REVIEW: The Light of Paris by Eleanor Brown

The Light of Paris is partly set in Jazz Age Paris and this was a big part of the reason why I bought this book. I wanted something light-hearted and descriptive after having read a fair amount of crime drama. I was expecting something fluffy, but hoping I wouldn’t get bored.

The novel tells the story of Madeleine, a middle aged woman who has found herself in an unhappy marriage and living a very unsatisfactory life after being pressured to settle down by her family. As she returns home to have some time away from her husband, she discovers her Grandmothers old diary’s and letters in the attic. Reading these, Madeleine is transported to Paris and her Grandmothers own attempt to escape the expectations of the society in which they live amongst the upper class of small town America.

The Light of Paris is descriptive and very well written, if not entirely original. I enjoyed the movement between the two time periods though I did feel more interested in Margie than Madeleine, which is always a danger when books have more than one narrative stream. I also found there was a lack of plot. The problems and decisions were mainly to do with Madeleine’s thought process, rather than the intervention of the outside world. Margie has far more ‘get up and go’ than Madeleine, in fact I found Madeleine a frustrating character who seemed to have allowed herself to get into the rut she was in and I struggled to like her and want to know what she would do next.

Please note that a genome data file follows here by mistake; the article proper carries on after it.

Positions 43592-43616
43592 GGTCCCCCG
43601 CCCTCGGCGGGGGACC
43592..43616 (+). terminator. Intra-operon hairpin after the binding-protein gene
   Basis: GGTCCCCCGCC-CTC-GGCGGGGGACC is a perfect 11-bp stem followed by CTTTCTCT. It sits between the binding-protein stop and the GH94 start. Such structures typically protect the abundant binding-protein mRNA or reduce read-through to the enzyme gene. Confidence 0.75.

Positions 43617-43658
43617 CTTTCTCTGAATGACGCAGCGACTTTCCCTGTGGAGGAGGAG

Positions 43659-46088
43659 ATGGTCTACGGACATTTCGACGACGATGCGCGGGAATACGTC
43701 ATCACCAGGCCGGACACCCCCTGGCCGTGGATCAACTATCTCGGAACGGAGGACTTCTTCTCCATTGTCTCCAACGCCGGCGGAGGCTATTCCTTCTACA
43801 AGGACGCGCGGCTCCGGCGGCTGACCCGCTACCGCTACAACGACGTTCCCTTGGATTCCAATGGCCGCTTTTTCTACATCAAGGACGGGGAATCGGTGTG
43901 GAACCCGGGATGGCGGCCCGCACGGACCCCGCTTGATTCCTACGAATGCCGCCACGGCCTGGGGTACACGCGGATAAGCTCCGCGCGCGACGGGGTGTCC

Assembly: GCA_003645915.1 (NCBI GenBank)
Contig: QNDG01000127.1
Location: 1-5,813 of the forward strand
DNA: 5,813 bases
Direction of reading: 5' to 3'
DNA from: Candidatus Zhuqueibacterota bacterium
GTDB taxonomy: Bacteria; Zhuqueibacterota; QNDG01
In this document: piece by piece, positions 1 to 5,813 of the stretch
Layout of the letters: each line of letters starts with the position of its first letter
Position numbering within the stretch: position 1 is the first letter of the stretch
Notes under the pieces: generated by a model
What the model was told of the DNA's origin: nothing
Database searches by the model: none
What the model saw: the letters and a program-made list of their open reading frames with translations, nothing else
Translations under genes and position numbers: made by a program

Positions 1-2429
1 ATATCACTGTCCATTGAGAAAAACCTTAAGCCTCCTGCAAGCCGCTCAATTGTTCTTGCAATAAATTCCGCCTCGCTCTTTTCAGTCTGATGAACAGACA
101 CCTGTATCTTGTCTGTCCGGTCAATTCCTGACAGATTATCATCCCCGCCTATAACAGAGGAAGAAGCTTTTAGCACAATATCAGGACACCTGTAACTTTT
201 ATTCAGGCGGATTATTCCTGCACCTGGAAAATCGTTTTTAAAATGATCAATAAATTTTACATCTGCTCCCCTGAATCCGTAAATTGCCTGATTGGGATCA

I do think the points made about making choices for ourselves and the changes to opportunities women are able to access is very well thought through in this novel. However there just wasn’t enough at stake or enough twists and turns for my liking. I did really enjoy the passages about Paris, but there just wasn’t enough. I felt like I was promised something in the blurb that didn’t quite come to fruition within the book.

Spoiler Alert Here – Overall an enjoyable read, but just not enough plot and interest to sustain the beautiful description. The ending was good and I really liked Margie and the characters she came across, but Madeleines experiences were just too run of the mill, I felt as though the story ended with her where I wanted to start which is frustrating. I know they say not to tell the reader too much, but ending with the character heading off to Paris was a strange waste of an opportunity to contrast Jazz Age Paris with a more modern Paris, a real shame as this could have been a really fantastic read.

 

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